Implementing an Engineering Data Management System for the LHC Accelerator and Experiments: The CEDAR Project

Paper: 266
Session: E (talk)
Speaker: Rousseau, Bertrand, CERN, Geneva
Keywords: CAD/CAM, object-oriented methods, electronic data management, world-wide collaboration, WWW applications

Implementing an Engineering Data Management System
for the LHC Accelerator and Experiments:
The CEDAR Project

Bertrand Rousseau for the CEDAR Team
Programming and Information Technology Group
ECP Division


The design, construction and operation of the LHC and its experiments
will generate a huge, complex and multi-disciplinary collection of data.
This data cover documents and pieces of information such as CAD drawings,
technical reports, product configurations, catalogues of components,
simulation and analysis results, calibration data, software source code,
meeting minutes and slides, detectors images, project plans, etc. Data
production will be performed in many different institutes, located all
over the world using a whole variety of methods and tools, ranging from
word-processors to CAD systems.
The need for ease of access, for consistency maintenance, for permanence
and for rational organisation of the work with such a large and complex
amount of data dictate the use of an Engineering Data Management System,
an EDMS.

The objective of the CEDAR project is to select, purchase and implement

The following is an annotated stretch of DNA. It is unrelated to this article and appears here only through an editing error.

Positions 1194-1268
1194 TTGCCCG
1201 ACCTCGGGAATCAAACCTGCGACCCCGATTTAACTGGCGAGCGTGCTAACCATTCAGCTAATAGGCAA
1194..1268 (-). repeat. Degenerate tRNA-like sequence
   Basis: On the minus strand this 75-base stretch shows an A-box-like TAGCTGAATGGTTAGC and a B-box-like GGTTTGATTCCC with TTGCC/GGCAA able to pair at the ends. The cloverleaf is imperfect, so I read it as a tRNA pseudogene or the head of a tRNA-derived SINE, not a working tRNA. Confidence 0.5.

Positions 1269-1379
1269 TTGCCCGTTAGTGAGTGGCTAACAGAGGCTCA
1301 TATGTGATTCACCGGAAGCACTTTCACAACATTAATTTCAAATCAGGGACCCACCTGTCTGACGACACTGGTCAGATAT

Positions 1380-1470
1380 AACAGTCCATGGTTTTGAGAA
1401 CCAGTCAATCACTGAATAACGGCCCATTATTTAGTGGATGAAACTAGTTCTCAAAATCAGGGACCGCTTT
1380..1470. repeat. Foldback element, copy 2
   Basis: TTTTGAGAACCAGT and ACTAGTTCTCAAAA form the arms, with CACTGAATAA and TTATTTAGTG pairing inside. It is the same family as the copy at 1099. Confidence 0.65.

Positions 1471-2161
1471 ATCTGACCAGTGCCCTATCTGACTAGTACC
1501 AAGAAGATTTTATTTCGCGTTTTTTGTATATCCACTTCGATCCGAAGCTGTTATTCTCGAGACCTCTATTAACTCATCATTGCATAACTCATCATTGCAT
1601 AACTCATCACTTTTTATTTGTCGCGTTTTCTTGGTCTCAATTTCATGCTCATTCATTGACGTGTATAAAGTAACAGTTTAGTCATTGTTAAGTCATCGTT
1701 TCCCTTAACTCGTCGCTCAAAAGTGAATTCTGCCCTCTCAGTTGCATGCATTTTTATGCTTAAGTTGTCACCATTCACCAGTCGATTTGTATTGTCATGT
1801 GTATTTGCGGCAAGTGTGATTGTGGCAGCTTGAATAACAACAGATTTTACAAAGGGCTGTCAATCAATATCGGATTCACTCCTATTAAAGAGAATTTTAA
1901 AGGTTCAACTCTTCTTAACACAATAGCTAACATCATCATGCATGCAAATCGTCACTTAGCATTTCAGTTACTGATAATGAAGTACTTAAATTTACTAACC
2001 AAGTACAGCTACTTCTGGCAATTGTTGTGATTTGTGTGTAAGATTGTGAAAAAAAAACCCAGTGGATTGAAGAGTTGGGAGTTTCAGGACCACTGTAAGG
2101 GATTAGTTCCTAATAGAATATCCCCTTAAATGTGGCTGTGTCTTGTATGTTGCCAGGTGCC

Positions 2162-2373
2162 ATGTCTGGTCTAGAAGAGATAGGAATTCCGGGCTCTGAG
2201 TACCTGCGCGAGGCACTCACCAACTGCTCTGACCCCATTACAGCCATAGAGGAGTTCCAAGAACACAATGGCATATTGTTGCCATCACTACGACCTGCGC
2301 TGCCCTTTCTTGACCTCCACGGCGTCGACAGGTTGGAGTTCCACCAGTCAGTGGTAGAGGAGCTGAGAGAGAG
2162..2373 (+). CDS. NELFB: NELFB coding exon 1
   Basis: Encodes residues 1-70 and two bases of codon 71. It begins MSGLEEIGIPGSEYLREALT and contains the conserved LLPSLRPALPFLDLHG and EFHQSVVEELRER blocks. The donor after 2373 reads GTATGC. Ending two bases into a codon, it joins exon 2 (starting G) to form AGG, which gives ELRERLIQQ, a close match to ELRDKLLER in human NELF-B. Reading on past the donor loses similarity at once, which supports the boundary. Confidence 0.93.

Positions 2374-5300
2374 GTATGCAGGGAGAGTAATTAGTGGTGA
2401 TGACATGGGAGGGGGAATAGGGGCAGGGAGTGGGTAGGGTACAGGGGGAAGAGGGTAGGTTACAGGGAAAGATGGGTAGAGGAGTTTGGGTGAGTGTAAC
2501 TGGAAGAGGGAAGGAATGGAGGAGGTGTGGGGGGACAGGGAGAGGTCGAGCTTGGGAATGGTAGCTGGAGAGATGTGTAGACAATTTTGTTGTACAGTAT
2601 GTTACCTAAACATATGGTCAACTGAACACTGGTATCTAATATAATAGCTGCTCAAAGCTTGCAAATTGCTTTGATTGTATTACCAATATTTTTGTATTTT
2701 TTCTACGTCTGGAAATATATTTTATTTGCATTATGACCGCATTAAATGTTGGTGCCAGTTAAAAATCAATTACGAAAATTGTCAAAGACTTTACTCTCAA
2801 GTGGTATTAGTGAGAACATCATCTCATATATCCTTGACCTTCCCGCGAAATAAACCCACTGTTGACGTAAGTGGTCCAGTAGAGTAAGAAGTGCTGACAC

an EDMS at CERN, for LHC experiments and accelerator.

An EDMS provides an electronic data vault in which all types of
information used to define, manufacture, and support products are stored,
managed, and controlled. The basic idea is that "Private Files" produced
by users with various applications (e.g. Euclid, FrameMaker, MS Project)
are made known and referenced by the EDMS, to become "Managed Files".
Once known by the EDMS, a file can only be requested or updated through
the EDMS. The EDMS may be accessed by users providing and/or consulting
files. Users may be located at CERN, in external institutes or in companies.
Users of the EDMS can browse and request the data vault with the native
EDMS user interface, or through a WWW interface that guarantees world-wide
access. The EDMS stores not only files, but also objects that gives structure
and semantics to the set of controlled files. For instance, The various
components of a detector can be modelled as a "Product Breakdown Structure",
whose nodes are associated with the corresponding CAD drawings, Specifications,
project plans, ... This kind of structure, made of links between objects,
constitutes the basis for navigating the EDMS. Users are automatically
notified by email of new releases and changes in the data vault that may
affect their work. For instance, at the occasion of releases, managers and
coordinators are requested by the EDMS to approve, reject or comment the

The CEDAR project is driven by a Task Force whose members belong to several
CERN divisions and/or represent all LHC experiments. Started in 1995, the
went through the phases of market survey, user requirements, call for tender
and evaluation. The selected product, Matrix from ADRA Systems Inc. is now
being intensively used in 3 pilot projects which will conclude about the
suitability of the product and the applicability of the EDMS approach in the
LHC environment, at the end of 1996.

After a short history of the CEDAR project, we will present the objectives
and the requirements for an EDMS at CERN. We will then describe the activities
held in the pilot project, the lessons learned and the conclusions reached
this phase, form the point of view of both users and administrators. Attention
be paid to the impact of an EDMS on work's organisation. We will conclude by
outlining the plans for the implementation of the EDMS at CERN